Objectives: We sought to elucidate the long-term prognostic importance of angiographic no-reflow phenomenon after percutaneous transluminal coronary angioplasty (PTCA) for acute myocardial infarction (AMI).
Background: Angiographic no-reflow phenomenon, a reduced coronary antegrade flow (Thrombolysis in Myocardial Infarction [TIMI] flow grade < or =2) without mechanical obstruction after recanalization, predicts poor left ventricular (LV) functional recovery and survival in the early phase of AMI. We hypothesized that angiographic no-reflow phenomenon also predicts long-term clinical outcome.
Methods: We studied 120 consecutive patients with their first AMI treated by PTCA without flow-restricting lesions. The patients were classified as either no-reflow (n = 30) or reflow (TIMI-3) (n = 90) based on post-PTCA cineangiograms to follow up (5.8 +/- 1.2 years) for cardiac death and nonfatal events.
Results: Patients with no-reflow had congestive heart failure (p < 0.0001), malignant arrhythmia (p = 0.038), and cardiac death (p = 0.002) more often than did those with reflow. Kaplan-Meier curves showed lower cardiac survival and cardiac event-free survival (p < 0.0001) in patients with no-reflow than in those with reflow. Multivariate analyses disclosed that no-reflow phenomenon was an independent predictor of long-term cardiac death (relative risk [RR] 5.25, 95% confidence interval [CI] 1.85 to 14.9, p = 0.002) and cardiac events (RR 3.71, 95% CI 1.79 to 7.69, p = 0.0004). At follow-up, survivors with no-reflow had higher end-diastolic and end-systolic LV volume indices and plasma brain natriuretic peptide levels, and lower LV ejection fractions (p = 0.0002, p < 0.0001, p = 0.002, p < 0.0001, respectively) than did those with reflow, indicating that no-reflow may be involved in LV remodeling.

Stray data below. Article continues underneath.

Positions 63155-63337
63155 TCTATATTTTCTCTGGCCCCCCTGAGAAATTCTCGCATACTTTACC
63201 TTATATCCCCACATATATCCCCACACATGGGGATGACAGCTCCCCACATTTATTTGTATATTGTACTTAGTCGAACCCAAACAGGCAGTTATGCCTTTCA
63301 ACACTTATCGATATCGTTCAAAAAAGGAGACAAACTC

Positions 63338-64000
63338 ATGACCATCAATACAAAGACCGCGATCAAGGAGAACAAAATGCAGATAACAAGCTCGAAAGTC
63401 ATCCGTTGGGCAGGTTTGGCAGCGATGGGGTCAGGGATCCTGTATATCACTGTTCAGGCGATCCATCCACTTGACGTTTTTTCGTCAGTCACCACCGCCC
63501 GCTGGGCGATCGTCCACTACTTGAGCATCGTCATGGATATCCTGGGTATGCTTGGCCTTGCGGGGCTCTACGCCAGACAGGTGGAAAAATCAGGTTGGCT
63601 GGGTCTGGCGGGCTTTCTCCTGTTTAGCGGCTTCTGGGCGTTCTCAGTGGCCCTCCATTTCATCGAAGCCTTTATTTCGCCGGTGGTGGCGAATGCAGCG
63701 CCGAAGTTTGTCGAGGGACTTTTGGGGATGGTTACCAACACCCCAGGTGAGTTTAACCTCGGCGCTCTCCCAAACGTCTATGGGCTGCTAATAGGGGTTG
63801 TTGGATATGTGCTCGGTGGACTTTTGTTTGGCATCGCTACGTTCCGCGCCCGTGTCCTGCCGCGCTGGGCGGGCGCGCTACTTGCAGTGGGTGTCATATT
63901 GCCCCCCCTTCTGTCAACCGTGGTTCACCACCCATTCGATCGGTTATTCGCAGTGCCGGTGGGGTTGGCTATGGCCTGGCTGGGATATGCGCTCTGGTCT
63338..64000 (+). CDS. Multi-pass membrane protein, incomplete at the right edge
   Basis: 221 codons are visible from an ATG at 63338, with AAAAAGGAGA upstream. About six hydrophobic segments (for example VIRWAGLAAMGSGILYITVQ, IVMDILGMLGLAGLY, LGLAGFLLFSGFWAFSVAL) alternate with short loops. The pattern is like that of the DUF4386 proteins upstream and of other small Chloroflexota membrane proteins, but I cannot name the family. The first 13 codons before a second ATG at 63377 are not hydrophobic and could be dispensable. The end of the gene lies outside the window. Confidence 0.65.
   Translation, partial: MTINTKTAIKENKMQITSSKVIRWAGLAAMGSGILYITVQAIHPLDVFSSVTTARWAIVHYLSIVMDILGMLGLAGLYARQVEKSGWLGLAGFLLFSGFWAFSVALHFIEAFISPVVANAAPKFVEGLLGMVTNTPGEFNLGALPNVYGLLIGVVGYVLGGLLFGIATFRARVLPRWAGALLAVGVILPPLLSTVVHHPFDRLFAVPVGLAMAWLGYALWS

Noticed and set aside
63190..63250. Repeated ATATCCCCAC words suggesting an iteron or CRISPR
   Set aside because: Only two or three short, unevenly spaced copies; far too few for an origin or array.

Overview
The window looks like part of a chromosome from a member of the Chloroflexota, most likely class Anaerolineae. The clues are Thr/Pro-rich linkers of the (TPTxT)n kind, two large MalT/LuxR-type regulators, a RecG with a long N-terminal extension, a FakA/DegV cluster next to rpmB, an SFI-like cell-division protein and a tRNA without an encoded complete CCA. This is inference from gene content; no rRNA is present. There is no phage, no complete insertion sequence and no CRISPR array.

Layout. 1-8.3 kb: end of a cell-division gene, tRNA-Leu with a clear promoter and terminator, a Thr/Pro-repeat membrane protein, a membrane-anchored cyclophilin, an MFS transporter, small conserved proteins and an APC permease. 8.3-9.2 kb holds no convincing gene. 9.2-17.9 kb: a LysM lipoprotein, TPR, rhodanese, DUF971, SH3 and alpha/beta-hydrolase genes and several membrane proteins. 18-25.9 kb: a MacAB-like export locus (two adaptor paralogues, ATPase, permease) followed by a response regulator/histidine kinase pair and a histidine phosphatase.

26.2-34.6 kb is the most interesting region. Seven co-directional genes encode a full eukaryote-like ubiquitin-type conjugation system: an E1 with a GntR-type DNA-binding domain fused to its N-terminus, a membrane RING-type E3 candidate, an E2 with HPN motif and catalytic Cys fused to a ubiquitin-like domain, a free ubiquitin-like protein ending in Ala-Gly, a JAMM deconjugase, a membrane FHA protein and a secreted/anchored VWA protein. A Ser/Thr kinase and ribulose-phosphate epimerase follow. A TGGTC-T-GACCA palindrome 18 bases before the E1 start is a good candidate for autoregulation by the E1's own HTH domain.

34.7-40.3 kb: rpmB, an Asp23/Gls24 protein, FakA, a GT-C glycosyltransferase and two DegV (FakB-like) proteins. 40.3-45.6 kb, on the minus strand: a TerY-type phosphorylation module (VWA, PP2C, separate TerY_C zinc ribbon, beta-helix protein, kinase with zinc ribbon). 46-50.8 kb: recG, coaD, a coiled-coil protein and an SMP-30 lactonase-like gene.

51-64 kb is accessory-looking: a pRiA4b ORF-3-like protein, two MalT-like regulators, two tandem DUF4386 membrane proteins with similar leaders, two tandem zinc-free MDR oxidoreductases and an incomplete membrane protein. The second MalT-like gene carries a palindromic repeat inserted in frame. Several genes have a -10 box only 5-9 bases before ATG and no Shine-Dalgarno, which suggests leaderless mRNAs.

Conclusions: Angiographic no-reflow phenomenon strongly predicts long-term cardiac complications after AMI; these complications are possibly associated with LV remodeling.